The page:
In the face of mounting problems with hazardous waste dumps around the United States, President Carter is expected to propose next week a substantial increase in money and manpower for those agencies charged with enforcing laws on waste disposal.

Administration sources said yesterday that the president's proposal would beef up the environmental enforcement sections of the Justice Department and the Environmental Protection Agency. The Department of Transportation, which has some environmental responsibility under the Clean Water Act, also would get additional funds, sources said.

Both EPA and the Justice Department asked the Office of Management and Budget for extra enforcement personnel to handle the hazardous waste issue that has been growing since it gained attention early last year with reports of problems at the Love Canal in Niagara Falls, N.Y.

The executive branch sources said that EPA would get about half of the 190 additional hazardous waste positions it requested and a "substantial" amount of funds for enforcement. The agency had sought a $131 million supplemental appropriation.

The Justice Department, which requested 30 new positions for hazardous and toxic waste enforcement, would get more than half of its request, sources said.

Administration officials said the president's proposal is not intended to replace larger administration plans for a $6 billion "superfund" for the cleanup of hazardous waste sites and oil spills. That fund, which is likely to face stiff opposition from industry, would be made up from annual levies of up to $400 million on oil, chemical and heavy metal producers and additional funds from federal appropriations.

The administration's proposal would be added to the fiscal 1980 budget which is before the House and Senate Appropriations committees.

The infusion of cash and enforcement personnel would come at a time EPA and the Justice Department are under fire for not moving rapidly enough in court against those responsible for both abandoned and operating hazardous waste sites.

In April, EPA said it had identified nearly 100 sites that posed "current threats" to the health of persons living nearby. The agency has 44 investigations under way that could lead to legal action, Marvin Durning, assistant EPA administrator for enforcement, said yesterday.

So far, however, only six federal lawsuits have been filed against alleged hazardous waste polluters and one conviction has been obtained - when three men pleaded guilty in January to dumping toxi PCBs along roadways in North Carolina.

That record has drawn sniping from congressional critics and environmental groups.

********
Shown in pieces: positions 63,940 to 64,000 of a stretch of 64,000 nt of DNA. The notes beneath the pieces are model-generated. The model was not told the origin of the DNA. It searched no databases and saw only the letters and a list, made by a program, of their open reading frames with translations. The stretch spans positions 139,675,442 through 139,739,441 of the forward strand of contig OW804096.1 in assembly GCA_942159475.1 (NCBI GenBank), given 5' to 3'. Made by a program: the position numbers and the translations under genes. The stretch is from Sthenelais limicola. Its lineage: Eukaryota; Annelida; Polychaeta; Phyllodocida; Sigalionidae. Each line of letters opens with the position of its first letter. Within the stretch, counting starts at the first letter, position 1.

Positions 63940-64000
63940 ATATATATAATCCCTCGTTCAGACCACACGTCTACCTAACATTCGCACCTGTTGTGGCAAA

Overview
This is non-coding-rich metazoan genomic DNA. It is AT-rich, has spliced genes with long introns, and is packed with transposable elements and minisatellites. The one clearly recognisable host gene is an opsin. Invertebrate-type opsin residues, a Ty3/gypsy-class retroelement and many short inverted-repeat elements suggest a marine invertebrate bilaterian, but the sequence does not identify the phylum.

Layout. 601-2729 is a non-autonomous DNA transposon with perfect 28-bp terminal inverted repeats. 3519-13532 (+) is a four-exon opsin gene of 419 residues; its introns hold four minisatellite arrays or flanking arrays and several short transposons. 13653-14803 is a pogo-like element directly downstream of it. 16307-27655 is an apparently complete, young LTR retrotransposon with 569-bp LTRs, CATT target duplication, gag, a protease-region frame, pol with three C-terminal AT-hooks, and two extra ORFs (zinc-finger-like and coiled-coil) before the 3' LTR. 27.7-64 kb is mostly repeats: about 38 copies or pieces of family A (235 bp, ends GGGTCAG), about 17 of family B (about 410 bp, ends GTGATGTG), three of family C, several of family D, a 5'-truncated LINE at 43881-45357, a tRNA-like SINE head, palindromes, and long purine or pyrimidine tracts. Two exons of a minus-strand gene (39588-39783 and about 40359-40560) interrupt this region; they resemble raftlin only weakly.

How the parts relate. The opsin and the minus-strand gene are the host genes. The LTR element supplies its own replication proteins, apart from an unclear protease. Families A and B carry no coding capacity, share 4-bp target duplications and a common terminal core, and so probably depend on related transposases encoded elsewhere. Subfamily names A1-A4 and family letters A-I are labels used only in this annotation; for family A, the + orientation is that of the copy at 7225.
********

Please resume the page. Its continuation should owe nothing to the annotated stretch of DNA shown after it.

"We've identified the sites, and the problem now is to put the money and manpower into cleaning them up," said one congressional staff aide who has been working on the situation. "This announcement by Carter could be the proof of the pudding in terms of how far the government is really willing to commit itself."

Federal environmental enforcement officials contend that their efforts to date to control the hazardous waste situation have been bogged down by the dimensions of the problem, confusing federal statutes and lack of federal enforcement manpower.

EPA has estimated that there are 30,000 hazardous waste sites in the country and that up to 2,000 of them may be dangerous to public health.

Right now EPA has more than 100 employes assigned to work on hazardous waste site cases but most of the assignments are recent. "Six months ago," said Durning, "we had only 20 persons working on this. Before this year we didn't do any enforcement because we didn't know there was anything to enforce."

The Justice Department has said it is even more undermanned in the hazardous waste enforcement area. In testimony last month Assistant Attorney General James W. Moorman told the House subcommittee on oversight and investigations that the department has only one attorney working full time on all hazardous waste problems and three or four other persons working on them part time.

Within the next month, Justice is expected to file suit against the Hooker Chemicals and Plastics Copr. of Niagara Falls for Hooker's chemical dumping at the Love Canal and other New York sites. The Justice Department's lone full-time hazardous waste attorney will face attorneys from three law firms hired by Hooker to handle the case.

Officials for the Justice Department and EPA differ on the adequacy of the federal statutes to curb hazardous waste problems.

Moorman testified that the Justice Department has identified 21 federal statutes covering hazardous waste and he said the government's authority in the area is adequate.

But Moorman said EPA lacked qualified investigators to prepare court cases and he complained that his own department lacked subpoena power in hazardous waste cases.

EPA officials disagree, contending that while they have qualified investigators the federal statutes in the hazardous waste area are not adequate. The agency has had to rely heavily on the "imminent hazard" provision of the Resource Conservation and Recovery Act. The provision, they said, requires more time and manpower than are available.